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Report: Rape rates at big football colleges spike on game day

The danger to young women on college campuses is well known now, but a new federal study shows an alarming new aspect: days of celebration lead to more rapes.

In a working paper (PDF) from the National Bureau of Economic Research, researchers report "significant and robust evidence that football game days increase reports of rape victimization among 17-24 year old women by 28 percent. Home games increase reports by 41 percent on the day of the game and away games increase reports by 15 percent."

The researchers said they believe the change is "driven largely by 17-24 year old offenders and by offenders unknown to the victim."

This is remarkable because most rape victims report knowing their attacker.

The study focused on 128 colleges, and the authors estimated that anywhere from 253 to 770 additional rapes are reported each year at theses schools because of football games.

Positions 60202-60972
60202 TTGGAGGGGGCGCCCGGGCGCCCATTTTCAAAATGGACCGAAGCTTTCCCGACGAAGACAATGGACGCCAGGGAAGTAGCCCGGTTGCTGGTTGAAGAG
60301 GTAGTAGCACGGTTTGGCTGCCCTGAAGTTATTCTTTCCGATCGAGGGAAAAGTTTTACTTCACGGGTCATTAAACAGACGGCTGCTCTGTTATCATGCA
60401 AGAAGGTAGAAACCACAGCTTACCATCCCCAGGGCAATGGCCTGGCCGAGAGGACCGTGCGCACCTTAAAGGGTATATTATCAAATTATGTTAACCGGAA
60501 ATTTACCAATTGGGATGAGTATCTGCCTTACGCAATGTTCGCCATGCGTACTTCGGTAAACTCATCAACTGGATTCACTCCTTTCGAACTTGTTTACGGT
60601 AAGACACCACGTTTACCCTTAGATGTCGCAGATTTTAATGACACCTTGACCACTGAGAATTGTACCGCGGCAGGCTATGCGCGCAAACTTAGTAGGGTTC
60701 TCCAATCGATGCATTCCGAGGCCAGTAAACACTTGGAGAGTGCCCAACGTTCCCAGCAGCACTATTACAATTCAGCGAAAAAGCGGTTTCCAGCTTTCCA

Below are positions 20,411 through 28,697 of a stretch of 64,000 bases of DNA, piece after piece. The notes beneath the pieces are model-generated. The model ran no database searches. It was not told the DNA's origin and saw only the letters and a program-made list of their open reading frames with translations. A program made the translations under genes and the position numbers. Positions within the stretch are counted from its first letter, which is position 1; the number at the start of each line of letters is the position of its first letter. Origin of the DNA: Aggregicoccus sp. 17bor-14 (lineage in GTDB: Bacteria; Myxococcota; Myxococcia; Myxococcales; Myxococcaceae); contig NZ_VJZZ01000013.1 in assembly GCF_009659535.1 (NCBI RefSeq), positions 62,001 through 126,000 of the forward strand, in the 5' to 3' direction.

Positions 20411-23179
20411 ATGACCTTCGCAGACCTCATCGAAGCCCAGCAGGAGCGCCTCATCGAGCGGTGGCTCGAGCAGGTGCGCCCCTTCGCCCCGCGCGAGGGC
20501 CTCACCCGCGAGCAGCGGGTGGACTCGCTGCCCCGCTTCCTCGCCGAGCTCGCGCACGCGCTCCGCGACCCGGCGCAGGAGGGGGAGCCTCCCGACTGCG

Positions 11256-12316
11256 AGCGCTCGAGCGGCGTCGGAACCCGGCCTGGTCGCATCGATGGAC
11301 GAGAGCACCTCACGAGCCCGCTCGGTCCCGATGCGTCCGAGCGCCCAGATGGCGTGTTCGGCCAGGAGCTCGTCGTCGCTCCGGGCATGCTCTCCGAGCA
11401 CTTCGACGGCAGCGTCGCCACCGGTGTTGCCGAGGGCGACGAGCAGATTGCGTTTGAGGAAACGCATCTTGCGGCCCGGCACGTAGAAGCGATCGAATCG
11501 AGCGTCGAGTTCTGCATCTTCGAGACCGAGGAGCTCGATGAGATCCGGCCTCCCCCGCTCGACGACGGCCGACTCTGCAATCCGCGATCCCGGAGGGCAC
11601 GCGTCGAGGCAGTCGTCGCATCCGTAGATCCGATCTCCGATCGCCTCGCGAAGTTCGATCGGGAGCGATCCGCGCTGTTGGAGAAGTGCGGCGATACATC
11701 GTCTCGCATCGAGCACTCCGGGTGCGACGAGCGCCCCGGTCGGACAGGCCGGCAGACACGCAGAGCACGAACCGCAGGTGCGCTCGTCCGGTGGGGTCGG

The authors took a look at "negative emotional cues" - in other words, upset wins and losses - and found a surprising correlation. While domestic violence incidents rise after upset losses in professional football, upset wins in college football increase the incidents of rape on campuses.

The researchers wrote they undertook the study because with a rapid rise in investment in big time college football programs, there's been relatively little done to examine the effect on the average student's everyday life and the university in general.

To that end, they produced a remarkable tally, writing: "Based on an estimated social cost of $267,000 per rape this implies an annual social cost of rapes caused by Division 1A games between $68M and $205M."